July 25, 2006 in Nation/World

Hillary Clinton champions centrist policy for party

Mark Z. Barabak Los Angeles Times
 
Associated Press photo

Sen. Hillary Rodham Clinton addresses the Democratic Leadership Council in Denver on Monday.
(Full-size photo)

Republicans to pose immigration deal

WASHINGTON – In an attempt to strike a pre-election Republican compromise on immigration, two conservative lawmakers will unveil a plan today that would allow most of the 11 million illegal immigrants in the United States a chance to work here legally but only after the government certifies that U.S. borders have been sufficiently secured, two congressional aides said.

The proposal – sponsored by Sen. Kay Bailey Hutchison, of Texas, and Rep. Mike Pence, of Indiana – would pressure illegal immigrants to “self-deport” to their home countries within two years of the law’s enactment and apply for a new kind of visa that would allow them to return to the United States quickly and work legally if a job awaits them. They would have to work here for 17 years, however, to be eligible for U.S. citizenship.

The plan, which has received mixed reviews from those briefed on it, is aimed at unifying Republicans on an issue that has bitterly divided them for months and threatened to damage the party in future elections.

– Washington Post

DENVER – Centrist Democrats, led by Sen. Hillary Rodham Clinton of New York, on Monday unveiled a policy manifesto to win back the Congress and the White House and distance the party from its clamorous left wing.

The prescription, aimed at middle-class voters and focused on economic issues, capped a three-day meeting here of the Democratic Leadership Council.

Highlights included proposals to make college tuition and home-buying more accessible, expand the availability of health care and provide greater retirement security, all leavened with a smidgen of Bush-bashing.

Clinton wielded a red-white-and-blue bound copy of the group’s initiative and used a measured tone to paint a grim portrait of the past five years under President Bush.

“Americans are earning less while the costs of a middle-class life have soared,” she said. “College costs, up 50 percent in the five years. Health care, 73 percent. Gasoline, more than 100 percent.”

The idea of the policy statement, Colorado House Speaker Andrew Romanoff said at a news conference, is to “give folks something not to shoot at, but to shoot for.”

The DLC, which helped lay the intellectual groundwork for President Clinton’s two terms, has a reputation for being more substantive than slashing. During three days of workshops and panel discussions, there was sober talk of pension portability, regional skill alliances, performance-based governing and the like.

The war in Iraq, the fulcrum for angry splits between liberals and centrists in several races nationwide, was scarcely mentioned.

But politics was never far removed, at both presidential and broader philosophical levels.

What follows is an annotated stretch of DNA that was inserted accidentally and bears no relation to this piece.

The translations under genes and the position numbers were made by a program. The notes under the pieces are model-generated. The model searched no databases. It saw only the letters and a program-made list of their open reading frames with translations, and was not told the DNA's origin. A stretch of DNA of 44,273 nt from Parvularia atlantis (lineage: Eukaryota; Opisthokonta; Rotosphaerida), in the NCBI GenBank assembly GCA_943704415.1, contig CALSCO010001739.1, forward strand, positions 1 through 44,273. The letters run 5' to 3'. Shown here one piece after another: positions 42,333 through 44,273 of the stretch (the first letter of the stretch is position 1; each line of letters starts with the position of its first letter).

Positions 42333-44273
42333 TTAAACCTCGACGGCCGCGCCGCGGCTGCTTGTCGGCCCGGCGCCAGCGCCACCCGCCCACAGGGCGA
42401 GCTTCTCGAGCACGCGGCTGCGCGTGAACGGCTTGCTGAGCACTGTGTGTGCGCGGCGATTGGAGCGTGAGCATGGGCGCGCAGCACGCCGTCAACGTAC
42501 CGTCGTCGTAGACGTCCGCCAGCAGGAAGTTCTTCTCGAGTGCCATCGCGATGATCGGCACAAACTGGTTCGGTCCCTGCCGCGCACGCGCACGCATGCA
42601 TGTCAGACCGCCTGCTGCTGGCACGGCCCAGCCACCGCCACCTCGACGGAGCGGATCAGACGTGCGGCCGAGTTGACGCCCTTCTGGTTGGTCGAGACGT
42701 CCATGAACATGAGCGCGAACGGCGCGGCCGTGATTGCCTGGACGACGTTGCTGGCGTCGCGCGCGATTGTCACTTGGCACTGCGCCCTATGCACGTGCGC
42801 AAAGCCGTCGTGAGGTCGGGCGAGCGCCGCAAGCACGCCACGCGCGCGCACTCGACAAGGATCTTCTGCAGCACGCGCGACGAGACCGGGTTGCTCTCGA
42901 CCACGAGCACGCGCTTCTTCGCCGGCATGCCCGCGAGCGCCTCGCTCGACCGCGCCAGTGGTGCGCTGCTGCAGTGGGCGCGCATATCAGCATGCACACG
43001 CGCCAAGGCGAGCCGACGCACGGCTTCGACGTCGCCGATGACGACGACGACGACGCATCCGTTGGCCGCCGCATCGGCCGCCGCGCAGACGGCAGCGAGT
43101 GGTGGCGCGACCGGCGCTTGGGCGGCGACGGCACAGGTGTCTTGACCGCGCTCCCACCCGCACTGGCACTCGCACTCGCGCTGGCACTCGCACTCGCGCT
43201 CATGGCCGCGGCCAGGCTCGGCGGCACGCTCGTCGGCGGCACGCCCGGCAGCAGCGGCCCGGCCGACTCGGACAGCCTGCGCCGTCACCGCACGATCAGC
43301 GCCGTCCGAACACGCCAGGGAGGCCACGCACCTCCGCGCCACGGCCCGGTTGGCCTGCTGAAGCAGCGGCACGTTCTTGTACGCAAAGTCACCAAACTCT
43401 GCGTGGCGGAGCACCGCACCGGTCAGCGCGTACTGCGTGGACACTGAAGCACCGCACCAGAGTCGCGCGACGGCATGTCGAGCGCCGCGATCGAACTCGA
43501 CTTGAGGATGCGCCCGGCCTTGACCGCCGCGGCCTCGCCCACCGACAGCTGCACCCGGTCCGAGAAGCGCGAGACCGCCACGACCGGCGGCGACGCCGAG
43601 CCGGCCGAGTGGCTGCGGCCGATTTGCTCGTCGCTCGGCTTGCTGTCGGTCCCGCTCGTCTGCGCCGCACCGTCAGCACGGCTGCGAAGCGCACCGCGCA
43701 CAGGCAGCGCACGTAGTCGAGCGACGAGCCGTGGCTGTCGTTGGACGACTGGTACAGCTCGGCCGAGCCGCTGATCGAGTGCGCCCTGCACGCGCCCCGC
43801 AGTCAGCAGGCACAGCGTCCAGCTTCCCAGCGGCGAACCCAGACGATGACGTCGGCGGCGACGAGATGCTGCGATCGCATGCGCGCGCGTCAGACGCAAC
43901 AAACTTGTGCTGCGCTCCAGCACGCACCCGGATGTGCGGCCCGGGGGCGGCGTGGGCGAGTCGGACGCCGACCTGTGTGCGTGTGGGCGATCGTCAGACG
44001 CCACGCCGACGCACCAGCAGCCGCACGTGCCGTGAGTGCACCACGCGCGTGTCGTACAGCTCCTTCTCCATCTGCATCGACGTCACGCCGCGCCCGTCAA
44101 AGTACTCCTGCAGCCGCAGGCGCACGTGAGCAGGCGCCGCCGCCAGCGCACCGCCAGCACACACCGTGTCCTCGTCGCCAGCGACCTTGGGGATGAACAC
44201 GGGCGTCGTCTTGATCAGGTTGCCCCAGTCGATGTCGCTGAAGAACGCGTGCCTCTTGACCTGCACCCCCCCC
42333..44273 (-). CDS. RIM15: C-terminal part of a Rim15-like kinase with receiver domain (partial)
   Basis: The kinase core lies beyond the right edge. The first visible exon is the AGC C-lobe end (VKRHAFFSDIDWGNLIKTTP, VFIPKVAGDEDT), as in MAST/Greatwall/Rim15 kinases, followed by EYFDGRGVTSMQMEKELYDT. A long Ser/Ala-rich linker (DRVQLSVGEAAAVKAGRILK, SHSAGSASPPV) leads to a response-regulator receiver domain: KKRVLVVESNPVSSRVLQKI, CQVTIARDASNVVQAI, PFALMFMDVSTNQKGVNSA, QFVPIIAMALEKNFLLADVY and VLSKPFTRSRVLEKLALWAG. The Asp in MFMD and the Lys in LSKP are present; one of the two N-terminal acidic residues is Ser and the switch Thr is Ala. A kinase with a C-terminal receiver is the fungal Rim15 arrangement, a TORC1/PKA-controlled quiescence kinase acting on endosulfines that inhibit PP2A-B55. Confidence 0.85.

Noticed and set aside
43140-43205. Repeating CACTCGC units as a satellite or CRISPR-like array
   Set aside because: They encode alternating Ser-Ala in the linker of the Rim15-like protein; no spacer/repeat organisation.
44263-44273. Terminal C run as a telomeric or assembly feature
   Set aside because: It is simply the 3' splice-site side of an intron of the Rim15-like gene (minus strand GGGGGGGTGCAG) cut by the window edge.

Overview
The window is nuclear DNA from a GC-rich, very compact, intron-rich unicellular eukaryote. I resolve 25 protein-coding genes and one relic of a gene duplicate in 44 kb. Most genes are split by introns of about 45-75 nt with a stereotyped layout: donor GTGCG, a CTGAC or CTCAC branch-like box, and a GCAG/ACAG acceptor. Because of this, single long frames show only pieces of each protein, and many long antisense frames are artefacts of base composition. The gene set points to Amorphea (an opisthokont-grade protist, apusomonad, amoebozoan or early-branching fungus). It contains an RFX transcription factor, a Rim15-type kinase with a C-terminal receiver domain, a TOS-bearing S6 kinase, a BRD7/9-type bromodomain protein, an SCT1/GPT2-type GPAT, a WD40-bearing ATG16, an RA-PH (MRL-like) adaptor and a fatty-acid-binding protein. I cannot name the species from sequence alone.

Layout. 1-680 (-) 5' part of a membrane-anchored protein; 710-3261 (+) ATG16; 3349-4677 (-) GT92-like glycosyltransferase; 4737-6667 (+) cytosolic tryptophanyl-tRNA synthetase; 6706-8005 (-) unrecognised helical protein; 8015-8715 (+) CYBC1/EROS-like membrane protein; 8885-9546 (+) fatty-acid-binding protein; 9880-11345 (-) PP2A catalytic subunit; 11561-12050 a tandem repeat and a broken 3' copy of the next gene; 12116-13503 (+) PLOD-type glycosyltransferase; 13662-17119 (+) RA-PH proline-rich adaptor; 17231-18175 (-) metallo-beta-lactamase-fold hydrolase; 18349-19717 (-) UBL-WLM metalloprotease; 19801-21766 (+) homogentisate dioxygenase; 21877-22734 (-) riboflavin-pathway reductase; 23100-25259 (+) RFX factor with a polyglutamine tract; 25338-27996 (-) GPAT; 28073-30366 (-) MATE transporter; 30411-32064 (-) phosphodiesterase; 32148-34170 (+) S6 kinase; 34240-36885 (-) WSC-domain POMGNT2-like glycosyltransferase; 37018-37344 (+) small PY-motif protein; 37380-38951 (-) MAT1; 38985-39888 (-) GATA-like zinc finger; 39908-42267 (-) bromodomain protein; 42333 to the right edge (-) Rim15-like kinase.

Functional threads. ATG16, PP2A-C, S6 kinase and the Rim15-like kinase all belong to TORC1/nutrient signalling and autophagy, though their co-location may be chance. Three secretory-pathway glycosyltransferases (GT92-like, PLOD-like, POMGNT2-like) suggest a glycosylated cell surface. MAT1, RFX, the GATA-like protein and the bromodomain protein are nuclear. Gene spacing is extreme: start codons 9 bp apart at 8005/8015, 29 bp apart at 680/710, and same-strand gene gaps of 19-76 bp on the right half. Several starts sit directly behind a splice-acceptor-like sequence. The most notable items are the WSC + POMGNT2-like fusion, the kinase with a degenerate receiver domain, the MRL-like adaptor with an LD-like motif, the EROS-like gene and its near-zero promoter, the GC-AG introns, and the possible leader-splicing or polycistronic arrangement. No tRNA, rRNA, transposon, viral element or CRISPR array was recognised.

Four likely Democratic White House contenders made the trek to the Rocky Mountains to speak and network among roughly 400 elected leaders, mainly from state and local levels.

Clinton, who was charged last year with drafting the agenda unveiled Monday, enjoyed a featured speaking slot along with the group’s chairman, Iowa Gov. Tom Vilsack, and his predecessor, Sen. Evan Bayh of Indiana.

New Mexico Gov. Bill Richardson joined in a panel discussion; former Virginia Gov. Mark Warner telephoned his regrets from a long-planned family vacation in Europe.

Rousing force

The DLC has produced both energy and agitation within the Democratic Party since its creation in the aftermath of Ronald Reagan’s 1984 re-election landslide.

With a stated mission of moving the party toward the center, the organization has been derided as “Democrats for the leisure class” by the Rev. Jesse Jackson and the “Republican wing of the Democratic Party” by former Vermont Gov. Howard Dean, now chairman of the Democratic National Committee. The DLC said Dean was invited to Denver; a party spokeswoman said it was never received, but there were no hard feelings.

Lately, the attacks have come from the left side of the blogosphere, where the DLC has been branded an enemy of true Democrats and its acolytes – chiefly Clinton – excoriated as political sellouts.

Vilsack alluded to those sentiments in his opening speech Monday. He called the DLC “a problem-solving organization, a creative-thinking organization,” not a grass-roots or Net-roots organization, the latter referring to the Web-based political community. While all are elemental to the party’s success, he said, what the DLC produces is “practical Democrats.”

But there were underlying tensions, even among those who traveled to Denver.

At more than one session, participants suggested the party had gone too far in wooing centrist and swing voters.

Rep. Artur Davis, D-Ala., presided over a Sunday workshop on Democrats and cultural issues; he urged his party peers to be more open and less condescending toward people of faith.

“We’ve got to find a way to be more accepting of other people’s point of view,” the congressman said.


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